Talk about a view.
Mayor Michael Bloomberg gathered with local elected officials, community members and residents on Wednesday to cut the ribbon on the new 5.5-acre Hunter’s Point South Park located on Center Boulevard in Long Island City.
“Opening up more of our city’s waterfront for public enjoyment has been a top priority for this administration,” said Bloomberg. “Around the city, we’ve reclaimed abandoned or neglected parts of our waterfront, and turning them into innovative open spaces. I know that Hunter’s Point South Waterfront Park will quickly join the list of beloved green spaces along our city’s shores.”
The park features a central open green space, an urban beach with actual sand, a rail garden, dog run and play area featuring a children’s playground and basketball courts. It will also include a 13,000-square-foot pavilion housing comfort stations, concessions and an elevated café plaza.
“One of the premiere neighborhoods in all of New York City is getting better every single day,” said Councilmember Jimmy Van Bramer, who helped secure funds to bring natural grass to the park. “For decades to come, future generations of Long Island City residents and Queens parkgoers will be able to enjoy the panoramic views of New York City’s skyline on 5.5- acres of parkland that have never existed before.”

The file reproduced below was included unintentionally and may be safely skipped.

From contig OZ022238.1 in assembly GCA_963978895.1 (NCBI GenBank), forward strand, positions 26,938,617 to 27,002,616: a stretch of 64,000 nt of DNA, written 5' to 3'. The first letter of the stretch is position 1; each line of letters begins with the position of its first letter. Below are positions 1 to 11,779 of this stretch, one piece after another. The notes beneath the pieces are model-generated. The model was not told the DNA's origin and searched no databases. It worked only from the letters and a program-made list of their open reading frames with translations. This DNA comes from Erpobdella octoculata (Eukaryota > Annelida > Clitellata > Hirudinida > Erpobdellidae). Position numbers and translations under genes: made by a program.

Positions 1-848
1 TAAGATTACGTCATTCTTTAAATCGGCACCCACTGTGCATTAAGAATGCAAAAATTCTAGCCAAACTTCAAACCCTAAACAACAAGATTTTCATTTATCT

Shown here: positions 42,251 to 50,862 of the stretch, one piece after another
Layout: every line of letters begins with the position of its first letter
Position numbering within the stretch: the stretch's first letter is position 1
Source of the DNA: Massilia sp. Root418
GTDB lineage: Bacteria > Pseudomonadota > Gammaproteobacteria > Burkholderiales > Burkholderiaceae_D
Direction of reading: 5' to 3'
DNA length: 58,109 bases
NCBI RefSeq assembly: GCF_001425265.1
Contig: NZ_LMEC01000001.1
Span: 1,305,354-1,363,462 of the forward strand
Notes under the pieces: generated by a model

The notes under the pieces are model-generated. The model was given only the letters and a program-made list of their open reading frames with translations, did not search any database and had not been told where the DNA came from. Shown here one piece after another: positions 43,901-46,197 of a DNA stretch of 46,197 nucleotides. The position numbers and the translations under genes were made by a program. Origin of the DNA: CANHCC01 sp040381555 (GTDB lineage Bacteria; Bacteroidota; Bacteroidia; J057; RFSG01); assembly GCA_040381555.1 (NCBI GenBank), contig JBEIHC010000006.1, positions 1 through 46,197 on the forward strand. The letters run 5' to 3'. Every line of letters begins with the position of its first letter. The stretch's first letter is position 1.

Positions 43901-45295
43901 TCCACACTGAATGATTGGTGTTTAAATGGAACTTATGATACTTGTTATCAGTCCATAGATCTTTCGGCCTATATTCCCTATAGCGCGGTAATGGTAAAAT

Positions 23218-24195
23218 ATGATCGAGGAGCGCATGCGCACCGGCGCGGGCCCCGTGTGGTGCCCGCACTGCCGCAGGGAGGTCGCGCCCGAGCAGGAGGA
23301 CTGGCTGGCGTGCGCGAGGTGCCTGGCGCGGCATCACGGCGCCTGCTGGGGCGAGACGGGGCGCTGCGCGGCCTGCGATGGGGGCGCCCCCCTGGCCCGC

Hunter’s Point South Park was also constructed to be prepared for any future natural disasters and flooding of the East River.
The park is part of the Hunter’s Point South development project which broke ground in March on the first phase of construction. The first two residential buildings will include 925 permanently affordable apartments and around 17,000 square feet of retail space. In addition to the buildings, this phase includes a new school which is almost near completion and will house The Academy for Careers in Television and Film High School and a middle school, together seating 1,100 students.
This project will be the largest new affordable housing complex to be constructed in New York City since the 1970s.
“Long Island City is the most exciting neighborhood in New York and as it continues to grow, it is crucial that public access to the East River waterfront is secured,” said State Senator Michael Gianaris. “Together with Gantry State Park, the LIC waterfront will now be a jewel among New York’s parks.”
Construction of the park was led by the City Economic Development Corporation, and landscape architecture firm Thomas Balsley Associates and architect firm Weiss/Manfredi designed the park. It will be operated and maintained by the Parks Department.
- City breaks ground on Hunter’s Point South project
- LIC ‘s Queensbridge Park gets $2.5 million for renovations
- City Planning Commission OKs Hallets Point development